While everyone else is busy reading The Hunger Games, I've been mucking around with other dystopian-esque texts.
Last month I slammed through all 500+ pages of Michael Korda's memorable memoir, Another Life: A Memoir of Other People, which I lugged home in hardcover from The Book Thing. It's a page-turner account of Korda's decades in the publishing industry that includes great dish (is that slang still used?) about high maintenance authors. His chapter about Jacqueline Susann is scary-funny-juicy.
What makes this romp a dystopian text? For years I've been comparing the imploding mess known as traditional trade publishing with what has (deservedly) happened to the financial services industry. Korda's memoir affirms my every suspicion by revealing how the publishing industry sowed the seeds of its self-destruction during the 1960s and by the 1980s, had created a living hell for authors and real editors.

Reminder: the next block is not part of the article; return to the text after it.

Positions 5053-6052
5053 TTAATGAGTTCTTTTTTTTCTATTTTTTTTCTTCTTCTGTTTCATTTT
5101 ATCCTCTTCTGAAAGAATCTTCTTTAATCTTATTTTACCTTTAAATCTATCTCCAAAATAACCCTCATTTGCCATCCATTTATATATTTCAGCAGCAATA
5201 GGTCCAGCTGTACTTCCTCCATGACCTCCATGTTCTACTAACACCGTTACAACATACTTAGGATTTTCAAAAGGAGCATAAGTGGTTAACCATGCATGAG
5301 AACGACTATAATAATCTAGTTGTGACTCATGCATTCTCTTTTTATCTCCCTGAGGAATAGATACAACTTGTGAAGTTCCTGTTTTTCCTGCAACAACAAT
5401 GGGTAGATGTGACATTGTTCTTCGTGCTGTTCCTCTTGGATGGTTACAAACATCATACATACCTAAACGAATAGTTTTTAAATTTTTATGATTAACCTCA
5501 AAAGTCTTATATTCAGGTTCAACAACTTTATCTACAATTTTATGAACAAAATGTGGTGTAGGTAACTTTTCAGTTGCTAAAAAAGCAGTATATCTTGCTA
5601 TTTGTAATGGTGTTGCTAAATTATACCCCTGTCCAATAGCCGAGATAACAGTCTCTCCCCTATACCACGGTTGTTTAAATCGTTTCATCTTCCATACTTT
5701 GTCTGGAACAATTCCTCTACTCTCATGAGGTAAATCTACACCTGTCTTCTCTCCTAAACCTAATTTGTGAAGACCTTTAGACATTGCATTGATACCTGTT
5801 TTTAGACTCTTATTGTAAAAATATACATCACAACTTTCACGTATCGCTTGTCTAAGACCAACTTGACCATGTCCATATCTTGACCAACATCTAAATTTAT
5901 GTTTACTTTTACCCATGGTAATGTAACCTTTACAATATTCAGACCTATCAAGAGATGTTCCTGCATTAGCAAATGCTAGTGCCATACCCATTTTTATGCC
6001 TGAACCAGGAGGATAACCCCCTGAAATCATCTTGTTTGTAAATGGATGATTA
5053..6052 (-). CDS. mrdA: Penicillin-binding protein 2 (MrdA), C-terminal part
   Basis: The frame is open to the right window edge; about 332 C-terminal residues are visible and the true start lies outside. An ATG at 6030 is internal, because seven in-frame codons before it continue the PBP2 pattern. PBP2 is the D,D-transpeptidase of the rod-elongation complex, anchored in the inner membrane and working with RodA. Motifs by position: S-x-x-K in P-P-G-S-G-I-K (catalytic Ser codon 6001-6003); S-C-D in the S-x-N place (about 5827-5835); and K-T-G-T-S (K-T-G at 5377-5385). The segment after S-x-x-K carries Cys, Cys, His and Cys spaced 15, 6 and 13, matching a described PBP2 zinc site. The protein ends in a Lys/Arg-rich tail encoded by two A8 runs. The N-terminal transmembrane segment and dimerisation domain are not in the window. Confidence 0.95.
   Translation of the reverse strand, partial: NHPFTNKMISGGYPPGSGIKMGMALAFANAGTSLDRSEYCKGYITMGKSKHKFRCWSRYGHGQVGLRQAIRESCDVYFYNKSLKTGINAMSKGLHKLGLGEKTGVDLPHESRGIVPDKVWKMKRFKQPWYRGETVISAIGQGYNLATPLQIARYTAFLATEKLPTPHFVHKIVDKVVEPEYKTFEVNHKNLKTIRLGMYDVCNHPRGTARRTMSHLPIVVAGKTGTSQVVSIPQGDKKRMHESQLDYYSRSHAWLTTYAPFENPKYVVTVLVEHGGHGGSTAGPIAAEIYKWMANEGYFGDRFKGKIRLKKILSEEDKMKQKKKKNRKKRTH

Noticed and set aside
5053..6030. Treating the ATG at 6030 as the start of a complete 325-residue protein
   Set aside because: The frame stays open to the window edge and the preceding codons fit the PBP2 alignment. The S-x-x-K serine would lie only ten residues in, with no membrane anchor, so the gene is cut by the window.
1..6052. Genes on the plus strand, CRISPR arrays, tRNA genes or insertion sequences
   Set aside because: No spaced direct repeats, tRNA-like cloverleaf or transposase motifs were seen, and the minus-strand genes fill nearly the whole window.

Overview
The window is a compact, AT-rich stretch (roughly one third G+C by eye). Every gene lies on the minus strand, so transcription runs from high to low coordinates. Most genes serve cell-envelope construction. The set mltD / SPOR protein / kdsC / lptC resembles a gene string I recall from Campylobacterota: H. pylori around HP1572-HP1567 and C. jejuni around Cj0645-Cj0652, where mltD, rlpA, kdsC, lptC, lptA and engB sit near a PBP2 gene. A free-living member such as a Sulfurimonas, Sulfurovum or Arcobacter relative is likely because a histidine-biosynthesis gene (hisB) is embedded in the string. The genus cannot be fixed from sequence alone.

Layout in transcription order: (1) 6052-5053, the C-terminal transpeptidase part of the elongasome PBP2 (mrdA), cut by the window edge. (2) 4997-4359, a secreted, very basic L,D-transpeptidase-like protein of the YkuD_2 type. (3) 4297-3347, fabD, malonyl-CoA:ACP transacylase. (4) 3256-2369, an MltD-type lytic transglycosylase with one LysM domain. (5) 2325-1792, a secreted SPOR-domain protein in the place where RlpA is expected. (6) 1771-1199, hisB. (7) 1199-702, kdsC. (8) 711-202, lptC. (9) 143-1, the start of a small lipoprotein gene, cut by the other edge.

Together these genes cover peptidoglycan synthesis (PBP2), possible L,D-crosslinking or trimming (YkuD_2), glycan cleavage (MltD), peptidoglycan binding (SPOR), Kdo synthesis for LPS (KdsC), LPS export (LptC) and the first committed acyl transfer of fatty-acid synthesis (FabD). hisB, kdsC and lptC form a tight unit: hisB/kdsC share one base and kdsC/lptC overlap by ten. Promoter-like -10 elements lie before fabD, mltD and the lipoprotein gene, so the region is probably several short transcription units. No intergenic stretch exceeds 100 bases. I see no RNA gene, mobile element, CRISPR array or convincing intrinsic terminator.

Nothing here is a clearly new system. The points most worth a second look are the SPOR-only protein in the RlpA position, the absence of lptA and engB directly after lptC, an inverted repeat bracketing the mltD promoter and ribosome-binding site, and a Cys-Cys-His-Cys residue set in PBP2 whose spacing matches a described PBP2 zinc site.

From there, I segued into reading A Pilgrim in a Pilgrim Church by Rembert G. Weakland, OSB, a frank memoir that spans nearly 60 years of his involvement with the Roman Catholic Church. Weakland's writing isn't nearly as engaging as Korda's, but that almost doesn't matter. The content is jaw-dropping enough without literary embellishment.
I've only read as far as chapter 10, "Ministering in the Last Years of Pope Paul VI (Rome 1973-1977), but that's far enough along to see how quickly and insidiously the Curia scrambled to regain autocratic dominance after the Second Vatican Council adjourned. Weakland's memoir affirms my worst suspicious about the institutional church.
Does this make me an Educated Seeker or a Glutton for Punishment? Or is that a distinction without a difference?